Microsoft did the same. A UI for any screen size and almost architecture. Ubuntu with Unity is pushing it even more, having the same OS for every device.

          So, in essence Ubuntu is not the third most popular PC operating system by merely a matter of chance. They have a distinct plan for creating the OS and building upon open source technologies. Choice is a matter of opinion and not a feature that a particular OS must definitely has to have. If you are an experienced user you can find your way around and add the DE that serves you well, but that doesn’t mean that this should be a default behaviour for every user

        • July 11, 2013 at 7:39 am

          Hi Neil,

          The thing I find interesting is that Google has a fixed interface for Android yet they get none of the criticism that Ubuntu and Canonical receives for developing a similar interface.

          There are plenties of incredibly customisable distributions including Ubuntu community distributions like Xubuntu and Kubuntu. The main Ubuntu is aimed at the masses which doesn’t necessarily mean the Linux hardcore users.

        • Gerhard
          July 11, 2013 at 11:47 am

          “Those types of people strongly tend to be MS Windows users, because thats where that whole mentality came from.”

          I beg to differ. Those people tend to be those people that use their computers to do stuff instead of fiddling with the interface. I work as a statistician. I use Linux because it supports all the tools that I need professionally out of the box (Setting up as statistical computing environment on Windows is just a pain). I use Ubuntu because I *don’t* have to twiddle and fiddle for hours on end before I can get productive. The interface stays out of my way, yet it is power user friendly (keyboard shortcuts). I don’t see a mass exodus from Ubuntu in real life. It’s just that the people who I increasingly see adopt it (fellow statisticians, informaticians and mathematicians mostly) don’t tend to hang out on Distrowatch.

        • August 24, 2013 at 3:58 pm

          You could always install a tweaking tool like “MyUnity” which increases customization options greatly. Overall, the options provided by default do just fine for casual users – the majority of PC users by far, who just want to get to a browser and some occasional offline work and who are not concerned with making a rig beautiful with conky and such.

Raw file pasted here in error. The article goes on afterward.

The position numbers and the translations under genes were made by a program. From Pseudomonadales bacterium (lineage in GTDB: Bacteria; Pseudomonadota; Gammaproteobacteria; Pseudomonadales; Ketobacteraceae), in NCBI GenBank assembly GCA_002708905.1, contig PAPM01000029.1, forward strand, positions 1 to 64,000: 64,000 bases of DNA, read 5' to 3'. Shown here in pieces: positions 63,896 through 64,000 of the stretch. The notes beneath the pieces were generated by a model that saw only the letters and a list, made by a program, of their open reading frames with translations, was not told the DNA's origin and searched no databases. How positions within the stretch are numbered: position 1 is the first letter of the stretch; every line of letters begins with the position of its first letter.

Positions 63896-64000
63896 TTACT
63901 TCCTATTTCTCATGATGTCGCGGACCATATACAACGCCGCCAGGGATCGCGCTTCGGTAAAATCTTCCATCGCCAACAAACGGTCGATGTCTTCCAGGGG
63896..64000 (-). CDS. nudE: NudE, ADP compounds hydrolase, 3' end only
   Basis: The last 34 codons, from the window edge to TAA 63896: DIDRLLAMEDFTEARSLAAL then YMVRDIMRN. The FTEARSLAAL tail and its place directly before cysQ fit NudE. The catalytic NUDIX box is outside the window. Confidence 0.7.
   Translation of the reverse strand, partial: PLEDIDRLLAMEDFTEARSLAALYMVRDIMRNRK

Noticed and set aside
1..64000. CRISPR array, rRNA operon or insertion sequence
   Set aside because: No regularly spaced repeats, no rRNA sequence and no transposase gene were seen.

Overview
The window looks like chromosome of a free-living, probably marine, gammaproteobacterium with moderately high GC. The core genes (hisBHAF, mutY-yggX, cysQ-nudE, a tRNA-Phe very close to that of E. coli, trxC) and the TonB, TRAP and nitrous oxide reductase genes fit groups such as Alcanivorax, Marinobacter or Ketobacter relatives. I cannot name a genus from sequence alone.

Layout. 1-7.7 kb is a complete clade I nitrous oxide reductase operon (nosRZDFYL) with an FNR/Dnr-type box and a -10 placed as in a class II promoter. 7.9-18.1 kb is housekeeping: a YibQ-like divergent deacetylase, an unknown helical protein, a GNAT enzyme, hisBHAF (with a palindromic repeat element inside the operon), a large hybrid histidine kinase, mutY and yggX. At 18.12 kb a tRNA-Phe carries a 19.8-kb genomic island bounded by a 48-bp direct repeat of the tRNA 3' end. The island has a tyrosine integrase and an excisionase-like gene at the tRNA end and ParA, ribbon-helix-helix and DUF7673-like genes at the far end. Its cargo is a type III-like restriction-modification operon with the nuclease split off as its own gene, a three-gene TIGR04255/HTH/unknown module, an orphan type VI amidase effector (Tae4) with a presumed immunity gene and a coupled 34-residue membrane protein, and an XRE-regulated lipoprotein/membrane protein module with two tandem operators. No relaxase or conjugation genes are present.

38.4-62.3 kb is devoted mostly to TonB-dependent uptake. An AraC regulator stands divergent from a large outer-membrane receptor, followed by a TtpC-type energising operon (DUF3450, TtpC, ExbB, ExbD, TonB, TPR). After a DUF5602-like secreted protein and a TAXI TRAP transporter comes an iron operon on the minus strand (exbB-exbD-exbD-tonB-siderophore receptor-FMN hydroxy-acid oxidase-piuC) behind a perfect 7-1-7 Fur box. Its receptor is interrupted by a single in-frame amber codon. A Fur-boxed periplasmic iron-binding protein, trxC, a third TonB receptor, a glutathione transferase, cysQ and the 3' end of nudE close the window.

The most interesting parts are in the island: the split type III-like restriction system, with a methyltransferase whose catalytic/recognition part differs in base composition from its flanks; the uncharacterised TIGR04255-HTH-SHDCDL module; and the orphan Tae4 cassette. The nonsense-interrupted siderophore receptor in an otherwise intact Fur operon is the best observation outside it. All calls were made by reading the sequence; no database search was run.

• August 24, 2013 at 4:01 pm

            Why is my comment not getting published? It says I am blacklisted in cleantalk.org. But when I test my IP on the site, it says not found in blacklists. Please help.

          • August 27, 2013 at 8:44 pm

            Hi,

            I use a Cleantalk to prevent the hundreds of spam messages that come through everyday from various sources. Unfortunately sometimes that means genuine comments get caught by the spam filter. I apologise for this.

            I have approved your messages.

            Regards

            Gary

    • Steve
      July 10, 2013 at 2:44 pm

      ” I had to use it long enough to download and install xfce…” Unity is an “acquired taste”, and not something you’ll love right away. When Unity first came out, I spent a couple months distro-hopping, looking for alternatives. While I did so, I left Unity on one of my PCs. After a month of using it and getting used to it, I realized I actually liked Unity. I have all my frequently-used apps on the launcher and find that using the lenses to search for others is not as hard as it seemed at first.

      Of course, it also depends on how you work as well. I’ve never been one to feel I have to customize every aspect of my desktop. Customizing my background picture and the apps I place on the launcher is enough customization for me. I also prefer to work with buttons or graphics instead of shortcuts (e.g. I can never keep my vs straight in my mind).

      Unity is not for everyone, but some of us actually like it more than Cinnamon and don’t agree that it “sucks”.

    • July 10, 2013 at 7:48 pm